Sun Microsystems and Samsung are working together on a Java-based mobile phone that will cost less and do more than Apple's iPhone, according to a report published in "JoongAng Ilbo, "a South Korean newspaper. The report, cited in the International Herald Tribune online, quotes Sun Chairman Scott McNealy talking about the "Java phone," though no further confirmation from Sun has been obtained. A Samsung rep apparently confirmed that a meeting between the two companies to discuss the idea has taken place, but that's as far as things have gotten thus far.
This isn't the first time Sun's involvement in a potentially open source, Java-based handset has been tossed around, and the flurry of hacking, unlocking, and third-party development around iPhone has made it clear that the open source community is interested in developing for mobile devices. Additionally, the recently released Neo1973 is a handset that runs on an open source platform - the GNU/Linux-based OpenMoko. While OpenMoko hasn't exactly caught fire, it's still in Developer Preview mode and has potential.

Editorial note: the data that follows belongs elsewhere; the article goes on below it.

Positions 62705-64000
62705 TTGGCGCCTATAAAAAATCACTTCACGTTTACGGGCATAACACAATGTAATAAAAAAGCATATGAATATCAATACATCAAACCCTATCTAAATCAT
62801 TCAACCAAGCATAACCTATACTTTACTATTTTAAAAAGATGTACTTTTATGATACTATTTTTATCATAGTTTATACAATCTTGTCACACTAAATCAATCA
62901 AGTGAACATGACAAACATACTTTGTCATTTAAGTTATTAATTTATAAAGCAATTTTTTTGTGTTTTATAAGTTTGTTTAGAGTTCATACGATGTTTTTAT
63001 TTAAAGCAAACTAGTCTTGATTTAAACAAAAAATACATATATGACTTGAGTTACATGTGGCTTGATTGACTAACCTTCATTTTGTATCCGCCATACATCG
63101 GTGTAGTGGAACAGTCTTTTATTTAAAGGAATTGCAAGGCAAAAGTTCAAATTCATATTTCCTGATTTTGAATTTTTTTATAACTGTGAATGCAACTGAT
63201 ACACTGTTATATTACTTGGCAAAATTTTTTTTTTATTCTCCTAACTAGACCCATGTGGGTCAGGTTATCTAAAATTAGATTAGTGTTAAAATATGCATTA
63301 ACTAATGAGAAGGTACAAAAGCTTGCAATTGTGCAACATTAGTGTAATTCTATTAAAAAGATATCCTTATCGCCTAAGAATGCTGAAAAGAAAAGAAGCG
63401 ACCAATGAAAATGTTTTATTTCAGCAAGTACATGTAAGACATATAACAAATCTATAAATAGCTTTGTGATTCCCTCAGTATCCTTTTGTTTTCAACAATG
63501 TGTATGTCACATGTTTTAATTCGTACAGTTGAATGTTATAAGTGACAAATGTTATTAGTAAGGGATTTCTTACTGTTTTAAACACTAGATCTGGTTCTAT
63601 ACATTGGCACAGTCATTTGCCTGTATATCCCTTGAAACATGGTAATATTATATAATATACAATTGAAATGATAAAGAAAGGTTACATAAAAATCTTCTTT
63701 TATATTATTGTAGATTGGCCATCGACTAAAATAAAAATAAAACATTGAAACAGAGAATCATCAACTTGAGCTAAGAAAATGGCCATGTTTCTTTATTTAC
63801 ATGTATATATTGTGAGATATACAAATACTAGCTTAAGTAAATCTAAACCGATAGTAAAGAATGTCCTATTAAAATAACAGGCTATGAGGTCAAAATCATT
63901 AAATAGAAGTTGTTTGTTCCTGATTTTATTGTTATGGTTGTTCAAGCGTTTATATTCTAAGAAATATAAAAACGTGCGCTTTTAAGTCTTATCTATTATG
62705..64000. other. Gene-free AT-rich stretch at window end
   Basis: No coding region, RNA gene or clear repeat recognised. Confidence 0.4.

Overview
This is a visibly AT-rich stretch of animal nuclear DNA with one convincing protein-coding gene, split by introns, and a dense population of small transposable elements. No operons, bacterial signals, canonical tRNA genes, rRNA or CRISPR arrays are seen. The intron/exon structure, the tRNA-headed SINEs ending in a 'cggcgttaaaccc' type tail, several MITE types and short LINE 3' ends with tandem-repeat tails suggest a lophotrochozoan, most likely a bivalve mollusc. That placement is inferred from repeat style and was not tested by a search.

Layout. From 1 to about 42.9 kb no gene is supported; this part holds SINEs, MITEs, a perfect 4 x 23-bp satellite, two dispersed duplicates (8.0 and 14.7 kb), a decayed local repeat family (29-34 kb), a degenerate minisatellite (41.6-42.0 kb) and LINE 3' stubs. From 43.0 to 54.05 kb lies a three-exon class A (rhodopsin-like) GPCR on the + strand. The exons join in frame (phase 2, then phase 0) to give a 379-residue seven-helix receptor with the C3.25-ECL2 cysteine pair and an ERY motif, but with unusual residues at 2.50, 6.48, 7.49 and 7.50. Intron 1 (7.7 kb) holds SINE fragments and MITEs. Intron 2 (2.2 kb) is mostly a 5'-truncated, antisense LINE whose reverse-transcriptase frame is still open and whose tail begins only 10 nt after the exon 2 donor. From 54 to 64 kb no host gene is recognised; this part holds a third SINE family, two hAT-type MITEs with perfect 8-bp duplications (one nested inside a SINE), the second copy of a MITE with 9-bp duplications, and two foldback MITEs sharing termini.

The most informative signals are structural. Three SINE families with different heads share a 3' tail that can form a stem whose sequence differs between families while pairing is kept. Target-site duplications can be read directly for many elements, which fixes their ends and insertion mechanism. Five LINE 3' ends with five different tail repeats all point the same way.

With rumors of gPhones coming and going, and many an "iPhone Killer" still not having made it out of concept and mockup stage, I'll believe in a Sun-backed Java phone when I see one. That being said, given Apple's closed stance towards third-party software development for iPhone, any open source mobile is a good open source mobile so far as I'm concerned.
Read another article on the Java phone from the International Herald Tribune.
See OpenMoko and Neo 1973 online.